He won twice in Zambia, and once each in Swaziland and Botswana, together with five other titles on the Sunshine Tour, and Marc Cayeux would like nothing more than adding the Golden Pilsener Zimbabwe Open to his resume.
But, astonishingly, there is more at stake than mere glory for the 38-year-old who won his last tournament back in 2008 when he took the Nashua Masters at the Wild Coast Sun Country Club.
Cayeux, who lives in Harare, is making his first Sunshine Tour appearance since his vehicle was involved in a head-on collision with a police truck in 2010.
The accident claimed the life of the policeman driving the truck and Cayeux, then 32, suffered dreadful injuries that required 27 operations and hours of physical therapy for more than five years just for him to get back to his feet, never mind playing golf.
What makes Cayeux’s story more extraordinary is that even his doctors doubted if he would ever walk again, yet this week he will be back walking Royal Harare’s fairways.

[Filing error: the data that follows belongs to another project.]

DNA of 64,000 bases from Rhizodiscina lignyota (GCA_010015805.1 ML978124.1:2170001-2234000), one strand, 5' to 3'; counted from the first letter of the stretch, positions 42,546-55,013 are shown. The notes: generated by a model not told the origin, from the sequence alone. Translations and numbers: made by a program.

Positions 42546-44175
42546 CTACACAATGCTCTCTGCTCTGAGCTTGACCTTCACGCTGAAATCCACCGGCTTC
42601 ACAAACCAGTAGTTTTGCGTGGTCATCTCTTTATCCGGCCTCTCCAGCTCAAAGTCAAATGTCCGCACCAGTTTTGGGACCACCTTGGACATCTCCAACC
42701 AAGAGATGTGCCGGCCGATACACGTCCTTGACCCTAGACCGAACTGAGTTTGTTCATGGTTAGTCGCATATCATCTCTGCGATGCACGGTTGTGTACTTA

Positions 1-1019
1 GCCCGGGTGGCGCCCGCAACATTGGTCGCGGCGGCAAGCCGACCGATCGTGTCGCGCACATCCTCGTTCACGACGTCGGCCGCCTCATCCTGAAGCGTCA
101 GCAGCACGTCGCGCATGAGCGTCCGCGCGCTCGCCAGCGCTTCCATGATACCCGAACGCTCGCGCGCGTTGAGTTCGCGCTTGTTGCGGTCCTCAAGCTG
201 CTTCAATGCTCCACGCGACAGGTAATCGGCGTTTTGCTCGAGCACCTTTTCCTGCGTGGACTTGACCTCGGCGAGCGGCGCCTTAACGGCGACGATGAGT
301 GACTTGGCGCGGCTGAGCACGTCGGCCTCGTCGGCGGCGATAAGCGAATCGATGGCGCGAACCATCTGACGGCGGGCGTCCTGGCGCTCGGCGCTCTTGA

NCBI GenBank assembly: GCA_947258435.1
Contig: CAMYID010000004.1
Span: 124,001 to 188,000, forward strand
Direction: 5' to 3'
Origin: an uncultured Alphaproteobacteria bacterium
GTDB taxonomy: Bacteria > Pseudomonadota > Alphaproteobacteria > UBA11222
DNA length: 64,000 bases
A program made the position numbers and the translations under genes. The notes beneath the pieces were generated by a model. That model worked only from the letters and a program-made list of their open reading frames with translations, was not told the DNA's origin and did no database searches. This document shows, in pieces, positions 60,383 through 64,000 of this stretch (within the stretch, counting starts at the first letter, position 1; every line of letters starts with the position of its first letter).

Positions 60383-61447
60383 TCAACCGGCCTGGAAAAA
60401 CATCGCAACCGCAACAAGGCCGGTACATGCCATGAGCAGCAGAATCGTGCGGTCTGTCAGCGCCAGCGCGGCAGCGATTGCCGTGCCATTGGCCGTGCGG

Now, remarkably, he’s back and ready to play in the tournament he almost won in 2010 when he finished third behind South Africans Jbe’ Kruger and Jaco van Zyl.
Ben Hogan suffered a similarly horrific car crash in 1949 when the vehicle he and his wife were in collided head-on with a bus. After a series of painful operations and life-threatening blood clots, Hogan was told he would never play golf again. A year later he won the US Open, and he went on to win five of the next seven majors he played.
His story remains an inspiration for Cayeux in his comeback bid.
‘I believe if Hogan could do it then so can I,’ he said. ‘People say, “Your body’s been through too much. You won’t make it.” But if you just go on everyone’s word, you won’t accomplish anything. The only way to find out is to do it yourself. If golf’s not meant to be my body will tell me I can’t do it. But mentally I believe I can.’
Cayeux is part of the 156-man field which tees off at Royal Harare in the 72-hole tournament for a prize fund of R1.8-million on Thursday.